Back HIV/AIDS HIV/AIDS Topics HIV Prevention AAPS Showcases Vaginal Ring with Tenofovir + Contraceptive, Gel Suitable for Vaginal and Rectal Use

AAPS Showcases Vaginal Ring with Tenofovir + Contraceptive, Gel Suitable for Vaginal and Rectal Use


A new intravaginal ring delivers both tenofovir for HIV prevention and levonorgestrel for contraception for 3 months, researchers reported at the American Association of Pharmaceutical Scientists (AAPS) Annual Meeting and Exposition taking place this week in San Antonio. Other studies looked at a novel gel for both vaginal and rectal use containing the antiretroviral IQP-0528, and a bio-adhesive vaginal gel combining tenofovir and the anti-herpes drug acyclovir.

The field of biomedical HIV prevention has seen major advances in recent years. Pre-exposure prophylaxis (PrEP) using oral tenofovir or Truvada (tenofovir/emtricitabine) has been shown to dramatically reduce the risk of HIV infection in various populations, but it only works with good adherence. Researchers are therefore exploring other delivery methods that might be more convenient and encourage better adherence than daily pills.

The CAPRISA 004 trial showed that a 1% tenofovir microbicide gel applied before and after sex decreased HIV acquisition by about 40% overall. A similar gel is also being tested for rectal use during anal sex. Tenofovir gel also offers protection against herpes simplex virus type 2 (HSV-2), which causes genital herpes.

Tenofovir/Levonorgestrel Ring

Another method uses a hollow intravaginal ring that releases tenofovir or other compounds over time, allowing them to be left in place and not requiring insertion right before having sex. This type of ring has been shown to protect macaque monkeys from vaginal exposure to an HIV-like virus.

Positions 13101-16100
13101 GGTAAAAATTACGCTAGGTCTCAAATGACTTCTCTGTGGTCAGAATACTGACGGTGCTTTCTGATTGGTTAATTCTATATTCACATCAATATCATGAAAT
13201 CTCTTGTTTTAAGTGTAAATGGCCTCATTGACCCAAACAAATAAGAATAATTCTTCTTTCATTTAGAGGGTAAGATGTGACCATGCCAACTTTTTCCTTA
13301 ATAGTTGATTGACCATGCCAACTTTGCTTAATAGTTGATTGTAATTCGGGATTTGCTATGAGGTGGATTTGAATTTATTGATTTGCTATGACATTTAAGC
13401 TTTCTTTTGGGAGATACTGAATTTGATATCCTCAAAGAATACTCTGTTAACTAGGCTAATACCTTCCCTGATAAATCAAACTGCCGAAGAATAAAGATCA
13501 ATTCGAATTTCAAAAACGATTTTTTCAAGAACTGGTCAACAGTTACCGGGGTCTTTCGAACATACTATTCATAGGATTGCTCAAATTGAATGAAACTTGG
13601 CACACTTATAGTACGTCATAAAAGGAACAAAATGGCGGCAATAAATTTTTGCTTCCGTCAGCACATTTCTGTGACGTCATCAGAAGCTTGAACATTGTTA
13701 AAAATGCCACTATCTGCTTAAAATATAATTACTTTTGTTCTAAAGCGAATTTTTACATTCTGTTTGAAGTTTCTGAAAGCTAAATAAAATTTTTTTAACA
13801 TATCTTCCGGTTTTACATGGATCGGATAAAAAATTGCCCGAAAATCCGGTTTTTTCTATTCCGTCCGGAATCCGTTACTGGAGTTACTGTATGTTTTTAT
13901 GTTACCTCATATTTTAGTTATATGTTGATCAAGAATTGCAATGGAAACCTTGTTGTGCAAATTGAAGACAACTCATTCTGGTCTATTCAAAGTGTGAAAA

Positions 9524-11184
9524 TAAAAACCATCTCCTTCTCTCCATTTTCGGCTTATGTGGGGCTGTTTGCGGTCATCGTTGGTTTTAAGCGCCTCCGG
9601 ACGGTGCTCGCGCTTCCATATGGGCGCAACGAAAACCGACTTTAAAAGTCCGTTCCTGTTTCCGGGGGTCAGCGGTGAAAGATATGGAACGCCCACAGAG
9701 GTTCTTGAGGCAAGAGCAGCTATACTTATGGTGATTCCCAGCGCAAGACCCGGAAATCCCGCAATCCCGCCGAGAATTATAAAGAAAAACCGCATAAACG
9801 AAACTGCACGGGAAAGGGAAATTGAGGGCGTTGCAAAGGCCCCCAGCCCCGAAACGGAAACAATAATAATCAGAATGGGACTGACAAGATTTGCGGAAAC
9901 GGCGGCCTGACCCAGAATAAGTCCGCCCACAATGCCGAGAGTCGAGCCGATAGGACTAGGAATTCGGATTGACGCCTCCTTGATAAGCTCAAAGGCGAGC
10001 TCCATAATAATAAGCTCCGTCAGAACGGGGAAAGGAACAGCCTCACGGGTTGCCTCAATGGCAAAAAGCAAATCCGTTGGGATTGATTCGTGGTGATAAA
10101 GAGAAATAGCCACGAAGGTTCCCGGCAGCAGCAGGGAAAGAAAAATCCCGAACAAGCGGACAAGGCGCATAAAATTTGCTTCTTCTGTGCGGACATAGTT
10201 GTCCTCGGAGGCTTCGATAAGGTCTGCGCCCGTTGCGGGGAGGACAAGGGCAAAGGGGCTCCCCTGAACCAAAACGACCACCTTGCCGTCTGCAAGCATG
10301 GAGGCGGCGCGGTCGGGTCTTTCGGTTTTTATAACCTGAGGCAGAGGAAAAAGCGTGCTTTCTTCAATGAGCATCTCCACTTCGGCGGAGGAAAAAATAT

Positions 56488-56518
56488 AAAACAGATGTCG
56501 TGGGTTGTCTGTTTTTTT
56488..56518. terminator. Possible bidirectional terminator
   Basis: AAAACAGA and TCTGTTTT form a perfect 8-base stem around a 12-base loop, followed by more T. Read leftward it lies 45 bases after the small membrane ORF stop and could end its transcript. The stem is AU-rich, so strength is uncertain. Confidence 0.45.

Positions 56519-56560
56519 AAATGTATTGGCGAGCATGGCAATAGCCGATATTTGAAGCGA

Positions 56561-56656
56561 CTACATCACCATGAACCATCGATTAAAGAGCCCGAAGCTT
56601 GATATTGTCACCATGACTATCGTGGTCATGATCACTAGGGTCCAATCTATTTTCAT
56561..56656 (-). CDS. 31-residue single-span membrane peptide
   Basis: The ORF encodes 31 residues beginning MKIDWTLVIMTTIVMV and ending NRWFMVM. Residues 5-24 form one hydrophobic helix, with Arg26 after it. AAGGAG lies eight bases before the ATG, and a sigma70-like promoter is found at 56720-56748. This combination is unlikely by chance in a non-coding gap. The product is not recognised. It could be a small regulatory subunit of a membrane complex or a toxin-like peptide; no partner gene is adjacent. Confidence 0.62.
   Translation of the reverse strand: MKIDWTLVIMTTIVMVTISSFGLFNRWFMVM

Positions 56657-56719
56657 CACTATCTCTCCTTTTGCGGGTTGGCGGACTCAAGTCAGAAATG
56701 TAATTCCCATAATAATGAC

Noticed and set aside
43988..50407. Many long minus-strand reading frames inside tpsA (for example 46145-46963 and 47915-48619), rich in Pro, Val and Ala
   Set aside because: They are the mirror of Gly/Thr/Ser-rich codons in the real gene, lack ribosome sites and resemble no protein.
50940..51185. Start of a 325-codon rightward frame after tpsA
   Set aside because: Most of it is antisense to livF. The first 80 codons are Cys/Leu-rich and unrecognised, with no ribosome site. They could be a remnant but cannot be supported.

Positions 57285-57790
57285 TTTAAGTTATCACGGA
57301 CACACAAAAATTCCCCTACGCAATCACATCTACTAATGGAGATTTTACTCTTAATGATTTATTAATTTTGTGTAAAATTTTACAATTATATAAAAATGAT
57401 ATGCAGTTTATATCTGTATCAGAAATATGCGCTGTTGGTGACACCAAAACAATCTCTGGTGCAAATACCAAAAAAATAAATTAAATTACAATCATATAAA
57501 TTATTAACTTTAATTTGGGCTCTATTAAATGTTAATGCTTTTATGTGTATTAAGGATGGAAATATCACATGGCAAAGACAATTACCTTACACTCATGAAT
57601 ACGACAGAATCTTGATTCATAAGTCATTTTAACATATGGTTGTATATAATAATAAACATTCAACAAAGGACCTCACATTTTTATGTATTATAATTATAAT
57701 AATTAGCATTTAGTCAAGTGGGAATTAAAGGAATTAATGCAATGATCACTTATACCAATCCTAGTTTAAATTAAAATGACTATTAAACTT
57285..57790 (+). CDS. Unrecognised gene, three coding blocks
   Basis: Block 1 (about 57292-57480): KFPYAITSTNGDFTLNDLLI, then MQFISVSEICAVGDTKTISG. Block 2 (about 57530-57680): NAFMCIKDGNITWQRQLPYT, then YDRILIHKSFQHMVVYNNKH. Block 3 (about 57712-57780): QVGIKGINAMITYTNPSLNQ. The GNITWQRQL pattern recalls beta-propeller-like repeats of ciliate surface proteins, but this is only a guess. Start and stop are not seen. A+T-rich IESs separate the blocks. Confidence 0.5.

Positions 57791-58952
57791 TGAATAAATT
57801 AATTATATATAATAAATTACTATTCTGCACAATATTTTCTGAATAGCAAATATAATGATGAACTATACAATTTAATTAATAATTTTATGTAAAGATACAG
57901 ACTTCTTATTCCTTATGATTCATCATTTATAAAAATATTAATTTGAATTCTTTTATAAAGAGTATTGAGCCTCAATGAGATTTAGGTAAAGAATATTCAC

Multipurpose prevention technologies (MPTs) -- for example, combining protection against HIV and other sexually transmitted infections, or HIV protection and contraception -- could further improve convenience and encourage consistent use.

Patrick Kiser from Northwestern University, Meredith Clark from the reproductive health research organization CONRAD, and colleagues evaluated an intravaginal ring designed for sustained co-delivery of tenofovir and the hormonal contraceptive levonorgestrel (a synthetic progesterone) for 90 days.

Because these agents have different biochemical properties and release rates, they can be difficult to administer together. In particular, tenofovir is hydrophilic and attracts water, while levonorgestrel is hydrophobic and repels water (this article from MIT explains the difference).

The researchers developed a segmented polyurethane ring with separate reservoirs that can deliver both drugs simultaneously. They used tubes of different lengths to change the amount of drugs released. After optimizing segments for each drug, they tested the combination rings in rabbits and sheep.

By altering release rates, they were able to achieve target levels of 10 mg/d for tenofovir and 10 or 20 mcg/d for levonorgestrel. In sheep, pharmacokinetic studies showed tenofovir levels in vaginal tissue and fluid similar to those obtained with 1% tenofovir gel in human clinical trials.